One one side, he is the tuxedo-clad virtuoso, on the other a gruesome parody of blackness. On some occasions he is the first great jazz singer, and on others a nonsense-speaking savage. There has perhaps never been a figure in jazz history more admired and yet more controversial than Louis Armstrong. He was the first great soloist, a pioneer vocalist, and the fledgling music's first major celebrity. Despite all this, however, Armstrong was first and foremost an African-American male living during a turbulent time in our nation's history, and, because of his race, he has been the subject of extensive and irresolvable debate.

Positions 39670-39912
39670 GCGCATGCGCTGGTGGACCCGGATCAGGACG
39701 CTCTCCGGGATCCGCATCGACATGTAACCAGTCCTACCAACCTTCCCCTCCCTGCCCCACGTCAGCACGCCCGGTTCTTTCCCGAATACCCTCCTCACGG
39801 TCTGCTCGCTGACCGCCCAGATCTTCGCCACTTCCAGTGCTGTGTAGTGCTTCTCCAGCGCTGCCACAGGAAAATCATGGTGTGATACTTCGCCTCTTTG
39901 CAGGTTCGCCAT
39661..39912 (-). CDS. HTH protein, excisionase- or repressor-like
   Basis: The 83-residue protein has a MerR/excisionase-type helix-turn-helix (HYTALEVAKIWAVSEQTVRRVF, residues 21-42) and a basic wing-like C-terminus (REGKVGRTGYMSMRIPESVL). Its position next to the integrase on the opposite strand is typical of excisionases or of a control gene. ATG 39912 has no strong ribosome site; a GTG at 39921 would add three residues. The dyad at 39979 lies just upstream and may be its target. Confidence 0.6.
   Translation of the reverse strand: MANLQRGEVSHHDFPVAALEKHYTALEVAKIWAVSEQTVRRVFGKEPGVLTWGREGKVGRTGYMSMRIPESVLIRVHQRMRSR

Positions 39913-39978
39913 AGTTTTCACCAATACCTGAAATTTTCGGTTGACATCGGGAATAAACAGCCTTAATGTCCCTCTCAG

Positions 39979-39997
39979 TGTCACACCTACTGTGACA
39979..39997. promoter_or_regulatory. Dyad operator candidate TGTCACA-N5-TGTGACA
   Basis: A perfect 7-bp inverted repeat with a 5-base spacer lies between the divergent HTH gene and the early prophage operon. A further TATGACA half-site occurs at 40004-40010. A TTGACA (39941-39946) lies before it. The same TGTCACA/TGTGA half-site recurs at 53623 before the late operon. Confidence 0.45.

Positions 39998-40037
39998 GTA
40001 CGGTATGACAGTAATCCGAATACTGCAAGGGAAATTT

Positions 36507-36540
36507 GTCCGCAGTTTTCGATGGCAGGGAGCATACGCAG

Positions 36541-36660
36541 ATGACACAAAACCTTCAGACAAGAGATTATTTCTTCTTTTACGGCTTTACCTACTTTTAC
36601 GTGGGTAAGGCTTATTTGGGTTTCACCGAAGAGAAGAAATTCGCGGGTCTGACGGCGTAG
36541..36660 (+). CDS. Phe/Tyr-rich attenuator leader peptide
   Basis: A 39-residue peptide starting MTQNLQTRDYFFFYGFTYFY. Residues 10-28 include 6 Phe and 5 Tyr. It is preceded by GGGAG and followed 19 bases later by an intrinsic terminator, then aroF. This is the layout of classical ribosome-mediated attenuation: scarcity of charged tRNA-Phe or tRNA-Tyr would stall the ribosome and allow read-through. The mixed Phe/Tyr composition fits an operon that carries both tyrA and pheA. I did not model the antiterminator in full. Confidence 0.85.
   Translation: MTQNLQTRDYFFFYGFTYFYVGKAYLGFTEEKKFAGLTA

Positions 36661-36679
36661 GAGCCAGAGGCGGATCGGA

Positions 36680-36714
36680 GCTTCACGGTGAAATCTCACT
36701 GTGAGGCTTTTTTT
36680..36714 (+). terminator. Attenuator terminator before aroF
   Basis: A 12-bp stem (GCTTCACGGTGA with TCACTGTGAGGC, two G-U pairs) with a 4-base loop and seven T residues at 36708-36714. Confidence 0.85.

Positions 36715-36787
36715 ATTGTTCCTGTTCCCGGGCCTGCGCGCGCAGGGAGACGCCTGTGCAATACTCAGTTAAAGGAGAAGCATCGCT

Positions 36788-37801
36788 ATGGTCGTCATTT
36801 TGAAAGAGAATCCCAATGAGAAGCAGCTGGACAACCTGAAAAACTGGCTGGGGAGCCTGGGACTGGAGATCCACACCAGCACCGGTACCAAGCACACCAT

"Movie Star" was one of many hats Armstrong wore during the 1930s, but the roles he played were stereotyped, demeaning, and unimaginable to modern audiences. Scholars and fans have argued Armstrong's motivations for years, but an examination of the circumstances of the time in which Armstrong entertained is more enlightening. Who was watching him display his bizarre range to talents and, more importantly, what did they want to see? This project will focus on Armstrong the man, but also on the history of jazz and race in American film in an attempt to explain, or at least speculate, on what forces could meld a dazzling musician and puzzling movie star into the same person.


Film and Audience Expectations|The New Jazz Scene|Race in Early American Film|The Genius of Armstrong|The Undignified Roles|The Great Debate|Further Reading

Project Created by Austin Graham

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